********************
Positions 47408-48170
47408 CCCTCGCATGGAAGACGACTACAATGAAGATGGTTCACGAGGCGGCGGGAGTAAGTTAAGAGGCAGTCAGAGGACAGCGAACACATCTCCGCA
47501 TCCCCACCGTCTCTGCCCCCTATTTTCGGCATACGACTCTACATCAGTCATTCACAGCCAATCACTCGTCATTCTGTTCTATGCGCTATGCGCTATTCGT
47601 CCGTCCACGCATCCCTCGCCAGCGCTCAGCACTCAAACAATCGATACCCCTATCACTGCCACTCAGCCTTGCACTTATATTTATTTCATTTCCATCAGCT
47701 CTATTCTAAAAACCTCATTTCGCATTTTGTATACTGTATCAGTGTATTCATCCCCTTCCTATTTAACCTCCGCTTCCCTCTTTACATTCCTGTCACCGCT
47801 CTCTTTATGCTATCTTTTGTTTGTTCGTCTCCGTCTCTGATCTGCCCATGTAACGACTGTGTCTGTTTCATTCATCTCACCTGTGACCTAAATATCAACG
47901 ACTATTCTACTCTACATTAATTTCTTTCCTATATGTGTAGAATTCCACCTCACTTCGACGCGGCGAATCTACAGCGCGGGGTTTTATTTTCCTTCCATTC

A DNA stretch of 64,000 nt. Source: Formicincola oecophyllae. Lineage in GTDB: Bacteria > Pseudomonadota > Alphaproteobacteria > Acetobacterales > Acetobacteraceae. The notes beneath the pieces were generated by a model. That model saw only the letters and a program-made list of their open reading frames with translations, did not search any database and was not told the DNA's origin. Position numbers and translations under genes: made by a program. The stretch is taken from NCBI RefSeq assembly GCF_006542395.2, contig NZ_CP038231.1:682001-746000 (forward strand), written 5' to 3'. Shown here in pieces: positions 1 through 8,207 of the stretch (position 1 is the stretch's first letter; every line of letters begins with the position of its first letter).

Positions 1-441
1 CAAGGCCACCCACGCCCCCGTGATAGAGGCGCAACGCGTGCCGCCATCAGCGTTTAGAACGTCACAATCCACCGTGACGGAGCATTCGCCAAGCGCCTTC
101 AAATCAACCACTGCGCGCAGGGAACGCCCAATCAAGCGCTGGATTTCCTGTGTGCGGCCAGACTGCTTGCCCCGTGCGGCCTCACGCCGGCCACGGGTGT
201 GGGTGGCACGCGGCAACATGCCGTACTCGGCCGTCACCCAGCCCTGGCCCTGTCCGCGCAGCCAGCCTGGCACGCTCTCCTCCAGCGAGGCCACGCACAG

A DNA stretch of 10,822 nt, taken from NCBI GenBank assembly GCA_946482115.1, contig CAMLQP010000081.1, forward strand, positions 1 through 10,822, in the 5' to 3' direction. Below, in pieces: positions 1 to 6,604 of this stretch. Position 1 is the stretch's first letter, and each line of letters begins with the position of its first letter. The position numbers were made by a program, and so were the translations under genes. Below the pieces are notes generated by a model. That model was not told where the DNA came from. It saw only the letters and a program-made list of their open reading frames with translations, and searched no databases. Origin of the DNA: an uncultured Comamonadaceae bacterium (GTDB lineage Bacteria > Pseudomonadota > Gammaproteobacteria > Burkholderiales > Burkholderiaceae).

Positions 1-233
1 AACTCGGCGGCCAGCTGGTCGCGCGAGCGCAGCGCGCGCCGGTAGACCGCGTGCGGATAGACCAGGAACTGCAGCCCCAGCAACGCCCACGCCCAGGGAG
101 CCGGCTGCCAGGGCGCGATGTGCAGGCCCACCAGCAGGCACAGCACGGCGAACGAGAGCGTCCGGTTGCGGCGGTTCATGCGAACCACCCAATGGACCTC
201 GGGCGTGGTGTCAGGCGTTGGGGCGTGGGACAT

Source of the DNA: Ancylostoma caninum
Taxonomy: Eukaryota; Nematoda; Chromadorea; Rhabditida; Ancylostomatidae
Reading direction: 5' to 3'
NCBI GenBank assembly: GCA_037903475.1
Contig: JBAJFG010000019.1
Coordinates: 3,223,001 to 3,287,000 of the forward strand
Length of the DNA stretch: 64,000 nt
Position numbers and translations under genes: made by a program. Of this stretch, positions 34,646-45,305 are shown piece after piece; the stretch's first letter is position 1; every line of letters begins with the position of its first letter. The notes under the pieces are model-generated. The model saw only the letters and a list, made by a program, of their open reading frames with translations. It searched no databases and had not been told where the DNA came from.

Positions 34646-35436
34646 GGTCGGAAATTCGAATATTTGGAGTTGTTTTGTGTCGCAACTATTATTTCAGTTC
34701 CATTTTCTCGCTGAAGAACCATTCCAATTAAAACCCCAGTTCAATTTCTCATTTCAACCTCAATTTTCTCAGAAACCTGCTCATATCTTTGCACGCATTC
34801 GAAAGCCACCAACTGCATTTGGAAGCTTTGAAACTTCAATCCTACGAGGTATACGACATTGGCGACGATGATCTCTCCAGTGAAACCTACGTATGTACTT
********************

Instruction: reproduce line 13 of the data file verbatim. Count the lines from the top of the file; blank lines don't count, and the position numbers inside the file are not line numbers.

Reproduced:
A DNA stretch of 10,822 nt, taken from NCBI GenBank assembly GCA_946482115.1, contig CAMLQP010000081.1, forward strand, positions 1 through 10,822, in the 5' to 3' direction. Below, in pieces: positions 1 to 6,604 of this stretch. Position 1 is the stretch's first letter, and each line of letters begins with the position of its first letter. The position numbers were made by a program, and so were the translations under genes. Below the pieces are notes generated by a model. That model was not told where the DNA came from. It saw only the letters and a program-made list of their open reading frames with translations, and searched no databases. Origin of the DNA: an uncultured Comamonadaceae bacterium (GTDB lineage Bacteria > Pseudomonadota > Gammaproteobacteria > Burkholderiales > Burkholderiaceae).